There were many times after the advent of youtube that Don and I shared a laugh in front of a computer watching this brief 52 second clip. So many times the “down home” humor of the timeless sitcom brought laugher to Don. Even after his illness had developed to a stage where it was a challenge for Don to try and vocalize anything, he still could muster up a cackle for the Andy Griffith gang. Even after laughter ceased, Don would still smile.
On the afternoons that I spent with Don during the final three months of his life, we had somewhat of a regular TV schedule. Up until 5:00 we watched anything on the History Channel, unless there was an afternoon Braves or Cubs game. Then after the local news at 5:00 we would switch to Andy Griffith. That one thirty minute episode that we had the opportunity to watch and laugh at together, in many ways became the highlight of our afternoon. It reminded us of another time. A time when we were boys, laughing at Barney’s misfortunes for the first time.
One particular afternoon I remember as being different. The smile on Don’s face disappeared as we watched Andy and Opie make their way toward a lake, fishing poles in hand. The father and son stood side by side at a fishing pond on a lazy afternoon. As Opie posed some question for his father, I noticed a tear in Don’s eye. I quickly took a napkin from the wooden TV table beside my chair and wiped it away. I don’t remember exactly what I said, but I know that I let my brother know that it was all right to cry. I’m sure he and Lisa had cried on many other afternoons as they thought about what ALS had done to their lives.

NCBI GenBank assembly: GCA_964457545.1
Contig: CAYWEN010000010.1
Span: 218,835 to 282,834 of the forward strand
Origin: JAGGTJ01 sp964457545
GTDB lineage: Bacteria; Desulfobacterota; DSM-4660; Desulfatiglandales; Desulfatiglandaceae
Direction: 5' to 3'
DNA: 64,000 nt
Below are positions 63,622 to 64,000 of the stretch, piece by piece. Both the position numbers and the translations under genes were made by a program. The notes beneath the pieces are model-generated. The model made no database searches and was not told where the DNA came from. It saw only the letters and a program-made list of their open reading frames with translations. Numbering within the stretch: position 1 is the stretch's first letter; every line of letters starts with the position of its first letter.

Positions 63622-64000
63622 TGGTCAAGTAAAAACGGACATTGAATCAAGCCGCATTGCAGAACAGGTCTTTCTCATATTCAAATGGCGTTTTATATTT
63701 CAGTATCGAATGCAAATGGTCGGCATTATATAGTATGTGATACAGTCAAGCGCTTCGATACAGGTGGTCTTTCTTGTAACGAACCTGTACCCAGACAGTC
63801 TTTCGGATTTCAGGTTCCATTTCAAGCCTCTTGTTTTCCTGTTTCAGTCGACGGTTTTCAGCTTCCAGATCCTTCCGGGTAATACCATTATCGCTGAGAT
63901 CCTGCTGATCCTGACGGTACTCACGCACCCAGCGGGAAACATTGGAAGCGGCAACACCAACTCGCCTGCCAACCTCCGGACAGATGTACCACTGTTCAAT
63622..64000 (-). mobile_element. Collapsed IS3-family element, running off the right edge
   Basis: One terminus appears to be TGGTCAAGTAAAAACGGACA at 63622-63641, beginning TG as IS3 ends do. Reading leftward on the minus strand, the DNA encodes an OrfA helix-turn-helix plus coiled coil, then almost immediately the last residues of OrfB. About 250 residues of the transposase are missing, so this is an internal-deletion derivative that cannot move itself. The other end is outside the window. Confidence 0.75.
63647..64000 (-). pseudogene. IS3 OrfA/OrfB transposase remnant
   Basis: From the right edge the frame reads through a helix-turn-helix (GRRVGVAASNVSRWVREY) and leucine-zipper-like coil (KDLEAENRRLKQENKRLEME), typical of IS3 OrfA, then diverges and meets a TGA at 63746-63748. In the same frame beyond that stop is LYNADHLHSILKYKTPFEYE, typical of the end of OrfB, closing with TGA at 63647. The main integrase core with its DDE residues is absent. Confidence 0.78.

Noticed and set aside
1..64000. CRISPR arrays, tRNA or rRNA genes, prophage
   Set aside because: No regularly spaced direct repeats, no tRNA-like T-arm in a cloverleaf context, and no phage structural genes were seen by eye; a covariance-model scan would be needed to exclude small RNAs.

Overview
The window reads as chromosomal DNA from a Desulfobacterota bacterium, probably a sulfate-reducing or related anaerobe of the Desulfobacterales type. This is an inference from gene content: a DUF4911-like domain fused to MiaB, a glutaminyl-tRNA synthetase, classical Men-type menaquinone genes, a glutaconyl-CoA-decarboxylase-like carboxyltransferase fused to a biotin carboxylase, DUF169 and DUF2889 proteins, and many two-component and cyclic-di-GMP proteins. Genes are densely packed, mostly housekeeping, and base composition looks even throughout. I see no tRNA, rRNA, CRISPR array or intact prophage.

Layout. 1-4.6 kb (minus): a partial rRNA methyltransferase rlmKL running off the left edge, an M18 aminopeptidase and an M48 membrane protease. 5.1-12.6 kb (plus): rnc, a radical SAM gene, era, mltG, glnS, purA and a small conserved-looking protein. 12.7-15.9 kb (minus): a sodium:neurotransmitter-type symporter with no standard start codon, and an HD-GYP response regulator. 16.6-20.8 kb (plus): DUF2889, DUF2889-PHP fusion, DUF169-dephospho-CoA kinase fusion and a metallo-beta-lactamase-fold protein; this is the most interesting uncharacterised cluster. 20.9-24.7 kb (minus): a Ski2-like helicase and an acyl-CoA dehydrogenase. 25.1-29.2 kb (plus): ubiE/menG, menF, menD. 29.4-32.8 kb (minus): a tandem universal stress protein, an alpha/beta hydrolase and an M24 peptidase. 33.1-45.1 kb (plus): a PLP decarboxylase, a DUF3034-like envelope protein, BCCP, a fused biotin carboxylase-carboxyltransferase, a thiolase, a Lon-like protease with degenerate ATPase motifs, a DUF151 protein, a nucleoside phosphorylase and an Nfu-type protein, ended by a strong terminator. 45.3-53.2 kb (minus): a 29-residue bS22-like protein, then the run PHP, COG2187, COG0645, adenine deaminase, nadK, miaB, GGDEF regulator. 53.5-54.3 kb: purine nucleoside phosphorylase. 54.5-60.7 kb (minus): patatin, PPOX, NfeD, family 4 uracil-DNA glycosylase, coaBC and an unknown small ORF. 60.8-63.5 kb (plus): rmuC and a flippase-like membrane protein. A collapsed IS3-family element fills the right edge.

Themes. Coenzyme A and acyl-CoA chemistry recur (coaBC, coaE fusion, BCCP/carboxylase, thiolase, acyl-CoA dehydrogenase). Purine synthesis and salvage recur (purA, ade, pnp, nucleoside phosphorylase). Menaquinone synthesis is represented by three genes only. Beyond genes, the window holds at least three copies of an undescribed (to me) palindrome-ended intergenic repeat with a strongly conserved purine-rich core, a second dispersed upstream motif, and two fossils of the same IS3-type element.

For the remainder of my life I will always think of my brother every time I watch the Andy Griffith Show, and I will smile. My smile will be for my brother Don and the enjoyment that these characters brought him when he was a healthy man, and for the smiles they continued to bring, even after an awful disease had robbed him of so many of the joys in life that he had celebrated with laughter. When Andy closed his eyes, I’m not sure he thought that Cary Grant was in the sheriff’s office. When I close mine, however, I’ll still hear the laughter of my brother Don as he reveled in all the wonders that life had to offer.
Andy Griffith, “Judy, Judy, Judy” click HERE.